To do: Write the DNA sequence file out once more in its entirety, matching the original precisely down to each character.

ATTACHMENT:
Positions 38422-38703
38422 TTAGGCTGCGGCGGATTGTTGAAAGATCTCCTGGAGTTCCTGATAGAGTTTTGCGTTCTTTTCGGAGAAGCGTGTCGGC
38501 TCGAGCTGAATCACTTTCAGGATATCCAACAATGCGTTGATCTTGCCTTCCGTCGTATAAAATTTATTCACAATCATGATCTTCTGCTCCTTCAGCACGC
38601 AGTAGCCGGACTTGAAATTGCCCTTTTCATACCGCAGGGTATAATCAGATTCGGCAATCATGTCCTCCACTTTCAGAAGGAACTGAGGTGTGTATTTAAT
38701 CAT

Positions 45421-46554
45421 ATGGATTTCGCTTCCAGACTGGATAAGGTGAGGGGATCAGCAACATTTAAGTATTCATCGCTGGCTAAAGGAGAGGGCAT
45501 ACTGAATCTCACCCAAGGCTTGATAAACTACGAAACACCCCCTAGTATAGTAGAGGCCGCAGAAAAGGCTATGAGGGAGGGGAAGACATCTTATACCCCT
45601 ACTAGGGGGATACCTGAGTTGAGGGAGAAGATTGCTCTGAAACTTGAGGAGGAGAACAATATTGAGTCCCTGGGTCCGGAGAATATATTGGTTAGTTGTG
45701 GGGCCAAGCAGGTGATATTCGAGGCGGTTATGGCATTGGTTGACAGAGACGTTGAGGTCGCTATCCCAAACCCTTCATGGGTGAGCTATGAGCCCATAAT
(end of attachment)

Positions 38422-38703
38422 TTAGGCTGCGGCGGATTGTTGAAAGATCTCCTGGAGTTCCTGATAGAGTTTTGCGTTCTTTTCGGAGAAGCGTGTCGGC
38501 TCGAGCTGAATCACTTTCAGGATATCCAACAATGCGTTGATCTTGCCTTCCGTCGTATAAAATTTATTCACAATCATGATCTTCTGCTCCTTCAGCACGC
38601 AGTAGCCGGACTTGAAATTGCCCTTTTCATACCGCAGGGTATAATCAGATTCGGCAATCATGTCCTCCACTTTCAGAAGGAACTGAGGTGTGTATTTAAT
38701 CAT

Positions 45421-46554
45421 ATGGATTTCGCTTCCAGACTGGATAAGGTGAGGGGATCAGCAACATTTAAGTATTCATCGCTGGCTAAAGGAGAGGGCAT
45501 ACTGAATCTCACCCAAGGCTTGATAAACTACGAAACACCCCCTAGTATAGTAGAGGCCGCAGAAAAGGCTATGAGGGAGGGGAAGACATCTTATACCCCT
45601 ACTAGGGGGATACCTGAGTTGAGGGAGAAGATTGCTCTGAAACTTGAGGAGGAGAACAATATTGAGTCCCTGGGTCCGGAGAATATATTGGTTAGTTGTG
45701 GGGCCAAGCAGGTGATATTCGAGGCGGTTATGGCATTGGTTGACAGAGACGTTGAGGTCGCTATCCCAAACCCTTCATGGGTGAGCTATGAGCCCATAAT